Congressional Republicans are eager to ladle more subsidies onto agribusinesses while slashing, if not eliminating, food stamps for the poor, a twisted version of America’s own “Hunger Games,” writes Michael Winship.
The Tea Party claims to represent average Americans but its anti-government zealotry lines up with the interests of big-business elites, such as opposition to an increased minimum wage, a plan that would help millions of average Americans, writes Lawrence S. Wittner.
Veterans Day, which replaced the World War I-era Armistice Day, has become another chance to glorify America’s wars and the soldiers sent to fight them. But another reality is that the number of vets is in decline, notes ex-CIA analyst Paul R. Pillar.
Exclusive: Saudis and Israelis wanted to sink the negotiated deal on Iran’s nuclear program, so the French launched the diplomatic torpedo to take it down. But behind France’s action were Saudi financial muscle and Israel’s political skill, reports Robert Parry.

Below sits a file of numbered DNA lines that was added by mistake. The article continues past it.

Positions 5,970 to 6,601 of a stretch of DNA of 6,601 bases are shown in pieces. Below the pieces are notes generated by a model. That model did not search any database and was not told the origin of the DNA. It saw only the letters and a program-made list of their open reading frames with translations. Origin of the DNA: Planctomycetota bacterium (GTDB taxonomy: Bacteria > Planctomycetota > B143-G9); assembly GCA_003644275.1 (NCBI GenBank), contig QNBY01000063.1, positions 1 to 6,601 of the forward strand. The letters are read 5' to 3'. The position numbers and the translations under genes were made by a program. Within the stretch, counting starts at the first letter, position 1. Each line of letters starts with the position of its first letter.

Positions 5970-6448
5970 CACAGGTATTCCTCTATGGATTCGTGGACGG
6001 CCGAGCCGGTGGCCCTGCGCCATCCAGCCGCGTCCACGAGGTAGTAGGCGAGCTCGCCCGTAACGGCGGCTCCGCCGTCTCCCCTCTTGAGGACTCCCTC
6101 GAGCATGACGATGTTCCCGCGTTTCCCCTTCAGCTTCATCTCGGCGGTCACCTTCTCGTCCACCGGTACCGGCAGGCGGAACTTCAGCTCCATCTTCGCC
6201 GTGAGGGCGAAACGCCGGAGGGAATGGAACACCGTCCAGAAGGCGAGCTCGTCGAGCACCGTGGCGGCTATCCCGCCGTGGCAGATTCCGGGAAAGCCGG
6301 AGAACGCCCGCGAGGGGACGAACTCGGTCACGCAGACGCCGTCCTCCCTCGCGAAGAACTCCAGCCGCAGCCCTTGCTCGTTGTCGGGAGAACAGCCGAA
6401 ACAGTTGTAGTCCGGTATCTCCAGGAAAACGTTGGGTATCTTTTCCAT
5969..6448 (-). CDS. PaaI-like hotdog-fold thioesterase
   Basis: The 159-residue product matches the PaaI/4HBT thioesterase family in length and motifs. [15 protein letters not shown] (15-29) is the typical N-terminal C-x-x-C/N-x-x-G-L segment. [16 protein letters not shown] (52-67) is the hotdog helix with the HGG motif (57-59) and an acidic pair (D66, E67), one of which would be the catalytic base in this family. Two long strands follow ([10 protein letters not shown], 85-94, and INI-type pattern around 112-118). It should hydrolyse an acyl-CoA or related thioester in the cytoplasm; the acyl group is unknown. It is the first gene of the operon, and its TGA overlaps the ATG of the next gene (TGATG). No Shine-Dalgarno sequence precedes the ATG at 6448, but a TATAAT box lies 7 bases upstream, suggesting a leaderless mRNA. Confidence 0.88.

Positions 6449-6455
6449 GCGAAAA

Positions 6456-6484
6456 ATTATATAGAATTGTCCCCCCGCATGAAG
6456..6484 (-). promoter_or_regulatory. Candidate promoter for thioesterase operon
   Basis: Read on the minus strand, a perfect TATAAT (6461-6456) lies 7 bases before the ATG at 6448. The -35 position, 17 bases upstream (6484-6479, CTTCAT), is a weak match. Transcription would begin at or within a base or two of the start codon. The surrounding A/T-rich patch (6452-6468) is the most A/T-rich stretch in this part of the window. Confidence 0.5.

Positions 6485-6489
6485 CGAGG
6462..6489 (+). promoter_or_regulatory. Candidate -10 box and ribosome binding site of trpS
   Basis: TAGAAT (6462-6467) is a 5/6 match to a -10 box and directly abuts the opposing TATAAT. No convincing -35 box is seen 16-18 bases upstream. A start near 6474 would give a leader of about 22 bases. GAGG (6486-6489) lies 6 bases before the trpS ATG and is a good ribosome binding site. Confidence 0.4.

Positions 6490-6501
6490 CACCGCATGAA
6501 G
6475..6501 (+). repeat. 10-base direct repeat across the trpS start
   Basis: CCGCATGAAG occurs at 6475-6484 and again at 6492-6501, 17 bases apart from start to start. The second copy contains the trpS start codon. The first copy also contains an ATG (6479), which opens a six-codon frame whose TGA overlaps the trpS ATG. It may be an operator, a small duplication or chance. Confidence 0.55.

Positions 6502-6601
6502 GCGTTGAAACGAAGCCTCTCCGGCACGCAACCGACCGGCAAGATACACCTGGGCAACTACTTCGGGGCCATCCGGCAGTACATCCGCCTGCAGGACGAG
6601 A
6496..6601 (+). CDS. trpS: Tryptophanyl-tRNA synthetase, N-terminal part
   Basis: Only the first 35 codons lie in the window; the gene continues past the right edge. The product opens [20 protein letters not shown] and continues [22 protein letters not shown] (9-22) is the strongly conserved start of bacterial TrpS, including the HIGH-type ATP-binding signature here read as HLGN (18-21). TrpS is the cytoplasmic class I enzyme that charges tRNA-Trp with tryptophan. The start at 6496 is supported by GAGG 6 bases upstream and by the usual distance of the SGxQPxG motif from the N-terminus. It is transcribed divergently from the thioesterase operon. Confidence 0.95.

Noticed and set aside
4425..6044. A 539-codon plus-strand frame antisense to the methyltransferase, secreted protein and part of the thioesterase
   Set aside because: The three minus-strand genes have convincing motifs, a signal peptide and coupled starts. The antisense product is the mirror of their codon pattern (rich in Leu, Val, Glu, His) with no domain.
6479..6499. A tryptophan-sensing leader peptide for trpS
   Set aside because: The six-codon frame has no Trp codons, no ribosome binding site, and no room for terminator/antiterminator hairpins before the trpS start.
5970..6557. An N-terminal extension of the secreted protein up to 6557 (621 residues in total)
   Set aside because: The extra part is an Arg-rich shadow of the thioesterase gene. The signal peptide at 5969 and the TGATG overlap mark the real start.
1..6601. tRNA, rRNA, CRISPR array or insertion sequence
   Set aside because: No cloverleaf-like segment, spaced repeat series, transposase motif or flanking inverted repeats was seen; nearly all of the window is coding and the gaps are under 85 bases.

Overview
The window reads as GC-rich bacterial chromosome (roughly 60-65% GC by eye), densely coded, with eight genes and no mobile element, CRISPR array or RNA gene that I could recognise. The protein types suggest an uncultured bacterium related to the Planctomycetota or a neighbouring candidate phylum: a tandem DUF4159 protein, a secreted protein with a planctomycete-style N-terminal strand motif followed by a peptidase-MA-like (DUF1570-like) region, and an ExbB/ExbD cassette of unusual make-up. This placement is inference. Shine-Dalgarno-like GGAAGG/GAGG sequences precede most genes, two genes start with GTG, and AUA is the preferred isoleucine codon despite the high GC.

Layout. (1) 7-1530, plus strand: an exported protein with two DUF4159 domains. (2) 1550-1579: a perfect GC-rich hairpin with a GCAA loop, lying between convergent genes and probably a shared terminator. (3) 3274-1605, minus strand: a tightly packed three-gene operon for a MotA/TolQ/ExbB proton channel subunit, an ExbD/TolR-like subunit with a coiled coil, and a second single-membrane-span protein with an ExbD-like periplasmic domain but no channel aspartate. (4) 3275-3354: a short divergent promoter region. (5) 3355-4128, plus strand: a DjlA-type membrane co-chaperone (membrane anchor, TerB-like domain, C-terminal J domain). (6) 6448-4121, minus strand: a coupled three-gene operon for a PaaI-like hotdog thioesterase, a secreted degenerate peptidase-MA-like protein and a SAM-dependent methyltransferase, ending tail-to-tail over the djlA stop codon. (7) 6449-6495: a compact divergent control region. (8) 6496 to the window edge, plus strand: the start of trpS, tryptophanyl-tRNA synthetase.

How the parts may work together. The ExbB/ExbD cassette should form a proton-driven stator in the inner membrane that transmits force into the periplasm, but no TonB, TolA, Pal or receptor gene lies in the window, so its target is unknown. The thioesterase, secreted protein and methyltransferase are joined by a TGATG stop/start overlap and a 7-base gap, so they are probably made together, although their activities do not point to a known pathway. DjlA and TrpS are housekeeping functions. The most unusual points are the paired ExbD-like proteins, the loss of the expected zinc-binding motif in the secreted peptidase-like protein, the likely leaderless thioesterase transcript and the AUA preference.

Exclusive: Common citizens around the world may be alarmed at the NSA’s electronic dragnet prying into their personal lives, but reforms may focus mostly on the privacy of government leaders and corporate executives, writes Andrés Cala.
Exclusive: Israeli Prime Minister Netanyahu and Saudi intelligence chief Bandar are going head-to-head against U.S. President Obama and Russian President Putin on resolving crises in Iran and Syria, reports Robert Parry.
Israel’s leadership and America’s neocons are shifting into overdrive to block a plan that would put the brakes on Iran’s nuclear program, seeking confrontation, not conciliation, notes ex-CIA analyst Paul R. Pillar.
The biggest winner from the U.S. government shutdown and near credit default may be China as it pushes for a “de-Americanized” world economy, a future on display in a dazzling Shanghai, writes Beverly Deepe Keever from Shanghai.